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This past weekend, we took an overnight trip to Pitlochry in Perthshire for a little exploration and adventure.

I’d heard good things about it but was a little disappointed that there wasn’t more to do. The village is very tiny – you can walk from one end to the other in a matter of minutes. The buildings are beautiful and the whole place is filled with hotels and very picturesque. We even had dinner and drinks at the Old Mill Inn. We ended up going for a walk on Saturday and enjoying a little of the countryside. There are some pretty fantastic views within a short walk.

Getting up in the morning, we passed a group of two dozen cyclists – there was literature at the hostel highlighting some of the cycling trails nearby and bike shops in town. We hadn’t made plans to go cycling, so ended up catching a bus to the nearby Blair Castle and Gardens.

I think I’ll do a later post about the castle because it was pretty packed full of history.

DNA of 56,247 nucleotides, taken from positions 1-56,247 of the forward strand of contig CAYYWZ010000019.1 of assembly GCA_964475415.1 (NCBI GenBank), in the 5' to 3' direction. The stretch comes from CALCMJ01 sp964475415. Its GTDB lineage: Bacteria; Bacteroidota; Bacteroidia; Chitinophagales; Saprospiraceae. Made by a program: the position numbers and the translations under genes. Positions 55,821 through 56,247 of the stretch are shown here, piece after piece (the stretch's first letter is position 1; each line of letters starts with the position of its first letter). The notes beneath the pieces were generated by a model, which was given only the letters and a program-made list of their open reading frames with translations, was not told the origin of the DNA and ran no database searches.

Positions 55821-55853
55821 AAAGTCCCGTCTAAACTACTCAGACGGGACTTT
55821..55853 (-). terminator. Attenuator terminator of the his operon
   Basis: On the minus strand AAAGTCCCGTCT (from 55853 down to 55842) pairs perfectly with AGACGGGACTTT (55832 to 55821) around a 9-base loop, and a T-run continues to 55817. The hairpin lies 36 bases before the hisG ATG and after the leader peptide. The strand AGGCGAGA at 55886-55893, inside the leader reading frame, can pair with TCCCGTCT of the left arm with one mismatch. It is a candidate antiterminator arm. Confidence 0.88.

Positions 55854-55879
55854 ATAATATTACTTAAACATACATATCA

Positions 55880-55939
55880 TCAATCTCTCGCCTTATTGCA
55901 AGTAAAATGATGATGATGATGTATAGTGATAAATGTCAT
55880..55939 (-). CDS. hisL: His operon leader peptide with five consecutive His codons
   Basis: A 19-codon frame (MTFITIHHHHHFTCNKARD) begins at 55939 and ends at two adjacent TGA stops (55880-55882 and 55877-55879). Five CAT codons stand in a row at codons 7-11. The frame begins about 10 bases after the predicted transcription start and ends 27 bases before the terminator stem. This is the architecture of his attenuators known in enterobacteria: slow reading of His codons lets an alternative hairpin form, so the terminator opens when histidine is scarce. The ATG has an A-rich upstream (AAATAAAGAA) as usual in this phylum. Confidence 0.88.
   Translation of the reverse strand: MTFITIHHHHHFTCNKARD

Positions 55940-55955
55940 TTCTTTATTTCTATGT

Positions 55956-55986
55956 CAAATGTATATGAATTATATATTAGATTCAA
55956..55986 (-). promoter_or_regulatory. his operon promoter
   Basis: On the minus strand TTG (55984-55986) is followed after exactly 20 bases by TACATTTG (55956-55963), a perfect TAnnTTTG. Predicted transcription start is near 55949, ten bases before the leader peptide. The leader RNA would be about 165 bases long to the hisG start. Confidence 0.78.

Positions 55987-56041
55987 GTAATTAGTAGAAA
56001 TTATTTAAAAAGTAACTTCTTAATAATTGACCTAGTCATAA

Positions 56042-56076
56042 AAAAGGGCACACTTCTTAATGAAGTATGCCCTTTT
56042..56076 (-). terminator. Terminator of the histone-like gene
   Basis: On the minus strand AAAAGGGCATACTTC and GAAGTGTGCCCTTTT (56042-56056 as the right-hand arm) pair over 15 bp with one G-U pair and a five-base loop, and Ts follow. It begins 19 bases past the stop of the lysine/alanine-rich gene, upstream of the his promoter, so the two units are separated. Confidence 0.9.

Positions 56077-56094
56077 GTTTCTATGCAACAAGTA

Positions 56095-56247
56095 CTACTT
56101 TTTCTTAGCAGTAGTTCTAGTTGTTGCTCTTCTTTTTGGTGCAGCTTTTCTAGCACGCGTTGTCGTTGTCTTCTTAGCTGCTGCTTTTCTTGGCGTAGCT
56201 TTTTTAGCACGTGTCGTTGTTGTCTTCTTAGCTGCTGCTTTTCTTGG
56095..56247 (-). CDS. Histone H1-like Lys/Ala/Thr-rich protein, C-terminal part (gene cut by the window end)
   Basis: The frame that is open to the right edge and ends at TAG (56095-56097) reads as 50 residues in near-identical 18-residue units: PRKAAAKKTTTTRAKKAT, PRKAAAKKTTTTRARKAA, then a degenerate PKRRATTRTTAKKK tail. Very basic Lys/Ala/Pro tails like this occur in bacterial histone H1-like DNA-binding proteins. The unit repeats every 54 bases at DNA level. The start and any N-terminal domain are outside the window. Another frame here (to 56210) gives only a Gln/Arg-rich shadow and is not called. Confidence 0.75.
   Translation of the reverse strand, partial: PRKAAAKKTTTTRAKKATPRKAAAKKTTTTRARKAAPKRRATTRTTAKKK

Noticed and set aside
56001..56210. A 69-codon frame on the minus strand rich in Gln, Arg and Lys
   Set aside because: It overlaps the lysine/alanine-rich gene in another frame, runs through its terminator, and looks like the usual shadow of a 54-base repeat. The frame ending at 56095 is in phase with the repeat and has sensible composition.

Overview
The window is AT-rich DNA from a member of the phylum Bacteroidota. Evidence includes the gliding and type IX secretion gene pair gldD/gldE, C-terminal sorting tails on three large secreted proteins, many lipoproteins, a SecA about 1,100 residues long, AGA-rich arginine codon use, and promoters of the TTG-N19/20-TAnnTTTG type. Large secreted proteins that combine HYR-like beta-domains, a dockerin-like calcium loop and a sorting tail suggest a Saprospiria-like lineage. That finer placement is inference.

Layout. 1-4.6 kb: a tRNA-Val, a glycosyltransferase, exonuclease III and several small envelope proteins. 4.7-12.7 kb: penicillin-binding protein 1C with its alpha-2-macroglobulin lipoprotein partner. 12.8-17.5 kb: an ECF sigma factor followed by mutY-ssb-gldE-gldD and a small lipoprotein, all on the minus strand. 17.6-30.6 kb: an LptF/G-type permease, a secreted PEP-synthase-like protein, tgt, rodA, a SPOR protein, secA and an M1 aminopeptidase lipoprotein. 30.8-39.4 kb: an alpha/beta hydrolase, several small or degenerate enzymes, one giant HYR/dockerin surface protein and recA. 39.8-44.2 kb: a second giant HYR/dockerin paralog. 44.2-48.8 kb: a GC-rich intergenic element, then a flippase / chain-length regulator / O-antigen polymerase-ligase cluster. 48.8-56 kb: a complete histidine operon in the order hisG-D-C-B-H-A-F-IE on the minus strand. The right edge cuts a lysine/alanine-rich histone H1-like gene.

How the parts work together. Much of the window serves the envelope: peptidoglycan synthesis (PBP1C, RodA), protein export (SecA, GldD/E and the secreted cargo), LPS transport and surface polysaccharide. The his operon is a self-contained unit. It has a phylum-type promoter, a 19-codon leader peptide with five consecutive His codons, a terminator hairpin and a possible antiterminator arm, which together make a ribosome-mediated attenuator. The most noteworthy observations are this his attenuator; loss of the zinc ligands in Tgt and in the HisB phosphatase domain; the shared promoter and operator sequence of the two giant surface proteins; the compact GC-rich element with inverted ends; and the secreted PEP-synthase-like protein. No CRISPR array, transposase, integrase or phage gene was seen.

After finishing there, we took a walk around the grounds. It was a little strange actually because a lot of North American trees were planted including some big Douglas Firs and California Redwoods. It almost felt like I was walking through a forest  back home.

On the edges of the grounds was the old kirk, resting place of Bonnie Dundee, the Jacobite general immortalized by Sir Walter Scott in the famous folk song.

Bonnie Dundee by the Corries

Bonnie Dundee, aka the Bluidy Clavers, actual name was John Graham 7th Laird of Claverhouse, was a professional soldier, close friend of Bonnie Prince Charlie, and military leader of the Jacobite army. He died at the Battle of Killecrankie which was fought nearby. It was an important victory for the Jacobites, but also a costly one.

Without their leader, Killecrankie was followed up by a major defeat nearby at Dunkeld.

From Blair Castle, we walked backed to Blair Atholl, and then went on to the Killecrankie visitor centre for lunch before starting a hike back to Pitlochry. There was lots of information about the battle including a few interesting sights along the way. Like the name suggests, Soldier’s Leap is the place from where a retreating government soldier leaped from the rocks into the river below to escape pursuing Jacobites.

The railway viaduct was really impressive, and we passed a high bridge with a bungee jumping platform. Its weird because its something I’ve wanted to do for a while but have really got around to.

Lots of people were taking advantage of the outdoors. People were fishing, biking, walking their dogs, and it was a good six mile walk from the visitor centre to Pitlochry. Luckily we had some decent weather to do it in.

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